I wrote these poems inspired by Catullus and Martial as a freshman at Harvard. Their wit is mean-spirited but sharp, like the Roman originals, and the collection as a whole is meant to be taken light-heartedly. I apologize if anyone finds these vulgar or offensive; the poems are juvenile, but there’s something about them which makes me smile.
This school being Harvard, why do you still need this warning?
Turn your fucking music off at night and in the morning!
We’ve begged and we have pleaded, but our efforts are discarded.
You’re either quite forgetful or you’re either quite retarded.
Jason is a sportsman boasting muscles taut with power
and recently has taken up cavorting in the shower.
I couldn’t help but notice that you recently smell clean,
But humping girls in common baths is dirty, low and mean.
We do not want, oh Hercules, to bathe ourselves in sperm,
So find another puddle when your pants begin to squirm.
With any luck you’ll meet a partner worthy of your class,
An inchworm longer than your dick who’ll crawl right up your ass.
You creep in rooms, dear Jonathan, and vanish into air,
but tragically, you lanky sneak, your stench proves that you’re there.
They say that you are part giraffe, but I say that it’s foolish,
for while they only sport black tongues, the whole of you is ghoulish.
I hear that you sport hairy legs, just one of many fibs.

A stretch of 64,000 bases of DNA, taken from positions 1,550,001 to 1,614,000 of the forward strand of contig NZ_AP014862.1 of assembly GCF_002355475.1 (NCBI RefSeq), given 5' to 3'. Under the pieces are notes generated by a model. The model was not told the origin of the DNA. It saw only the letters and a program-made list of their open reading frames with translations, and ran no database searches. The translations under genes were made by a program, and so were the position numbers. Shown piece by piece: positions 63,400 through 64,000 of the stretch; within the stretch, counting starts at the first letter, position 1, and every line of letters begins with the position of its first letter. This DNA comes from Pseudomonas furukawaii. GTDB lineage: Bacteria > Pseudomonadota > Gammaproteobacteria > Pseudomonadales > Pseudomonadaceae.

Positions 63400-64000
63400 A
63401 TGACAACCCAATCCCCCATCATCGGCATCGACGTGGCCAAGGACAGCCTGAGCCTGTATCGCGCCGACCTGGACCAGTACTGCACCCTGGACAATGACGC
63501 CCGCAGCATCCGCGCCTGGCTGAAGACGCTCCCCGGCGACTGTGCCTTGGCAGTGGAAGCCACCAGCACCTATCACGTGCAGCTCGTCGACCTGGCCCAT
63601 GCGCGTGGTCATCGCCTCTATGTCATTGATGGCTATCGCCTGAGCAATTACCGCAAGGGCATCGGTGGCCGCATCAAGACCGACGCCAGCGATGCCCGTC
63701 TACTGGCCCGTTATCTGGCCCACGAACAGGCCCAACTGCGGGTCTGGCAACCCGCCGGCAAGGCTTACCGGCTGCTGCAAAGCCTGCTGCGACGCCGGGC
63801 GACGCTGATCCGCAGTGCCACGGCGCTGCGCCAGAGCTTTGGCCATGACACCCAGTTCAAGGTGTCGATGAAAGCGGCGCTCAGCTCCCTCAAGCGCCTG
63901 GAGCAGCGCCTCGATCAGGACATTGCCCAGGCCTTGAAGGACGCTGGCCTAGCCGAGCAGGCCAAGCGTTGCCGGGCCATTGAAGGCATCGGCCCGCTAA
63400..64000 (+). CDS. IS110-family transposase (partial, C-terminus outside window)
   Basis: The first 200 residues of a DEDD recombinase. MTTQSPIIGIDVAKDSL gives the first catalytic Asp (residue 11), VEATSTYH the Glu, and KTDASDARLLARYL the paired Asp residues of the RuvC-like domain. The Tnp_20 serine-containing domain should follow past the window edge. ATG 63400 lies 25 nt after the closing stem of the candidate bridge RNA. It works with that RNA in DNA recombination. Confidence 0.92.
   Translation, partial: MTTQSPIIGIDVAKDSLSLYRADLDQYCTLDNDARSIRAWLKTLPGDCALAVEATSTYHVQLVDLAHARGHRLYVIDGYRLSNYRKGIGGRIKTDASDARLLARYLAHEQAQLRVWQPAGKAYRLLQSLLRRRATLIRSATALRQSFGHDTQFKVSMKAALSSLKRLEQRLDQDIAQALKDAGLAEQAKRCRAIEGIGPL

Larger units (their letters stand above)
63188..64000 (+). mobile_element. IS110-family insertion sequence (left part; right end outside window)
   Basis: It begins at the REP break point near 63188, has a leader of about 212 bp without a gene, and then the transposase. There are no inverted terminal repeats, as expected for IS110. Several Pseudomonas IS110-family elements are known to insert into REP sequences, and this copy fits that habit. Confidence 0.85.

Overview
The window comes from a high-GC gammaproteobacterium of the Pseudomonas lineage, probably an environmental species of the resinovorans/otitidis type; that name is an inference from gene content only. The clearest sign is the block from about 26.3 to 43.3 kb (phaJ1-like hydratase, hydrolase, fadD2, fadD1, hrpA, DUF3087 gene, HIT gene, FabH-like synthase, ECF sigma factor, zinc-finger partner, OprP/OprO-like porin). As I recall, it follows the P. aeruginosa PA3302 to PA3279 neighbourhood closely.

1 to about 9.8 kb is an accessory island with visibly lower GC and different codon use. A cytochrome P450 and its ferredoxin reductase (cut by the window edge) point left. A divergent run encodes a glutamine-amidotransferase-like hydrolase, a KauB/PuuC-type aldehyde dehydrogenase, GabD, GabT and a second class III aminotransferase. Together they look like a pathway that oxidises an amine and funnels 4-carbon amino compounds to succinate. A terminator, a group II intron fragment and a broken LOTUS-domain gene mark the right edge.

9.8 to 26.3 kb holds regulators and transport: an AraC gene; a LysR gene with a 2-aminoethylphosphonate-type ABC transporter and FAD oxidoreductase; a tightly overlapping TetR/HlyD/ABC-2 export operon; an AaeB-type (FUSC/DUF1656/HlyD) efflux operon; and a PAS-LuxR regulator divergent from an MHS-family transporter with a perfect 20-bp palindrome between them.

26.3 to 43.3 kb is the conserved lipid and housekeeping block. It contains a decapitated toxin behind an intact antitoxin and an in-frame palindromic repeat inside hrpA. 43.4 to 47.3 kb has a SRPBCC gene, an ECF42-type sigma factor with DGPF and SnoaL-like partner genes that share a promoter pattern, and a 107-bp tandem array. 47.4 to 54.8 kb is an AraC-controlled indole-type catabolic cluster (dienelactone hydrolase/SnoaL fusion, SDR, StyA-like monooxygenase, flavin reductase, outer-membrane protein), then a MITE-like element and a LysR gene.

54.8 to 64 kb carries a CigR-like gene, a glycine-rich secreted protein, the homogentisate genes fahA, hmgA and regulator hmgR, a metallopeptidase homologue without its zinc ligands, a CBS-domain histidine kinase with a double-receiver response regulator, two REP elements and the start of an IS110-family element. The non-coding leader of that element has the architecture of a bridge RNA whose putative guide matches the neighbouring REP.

Your legs are smooth, but not the slime that clings against your ribs.
Patrick hasn’t got a chin, but when it comes to farts
that fellow’s stench has all the power of a pygmy’s darts.
His new girlfriend, Evangeline, is always where he goes,
for while he hasn’t got a chin, she hasn’t got a nose.
Erica is fetching as she paints her luscious lips,
fetching as a dog with hairy jowls and giant hips.
Why spend so much time applying makeup to your face?
It’s all to no avail, since your buck teeth smell of mace.
You’re always late to section and your questions waste our time.
In my eyes you’re nothing more than pock marks greased with slime.
To the Dancing Woman at the Club
Dancing to the rhythm of the music is an art,
but not when you’re a floozy over fifty and a tart
whose partner is a pumpkin who can only move his back.
Your dancing isn’t dancing, but a rhythmic heart attack.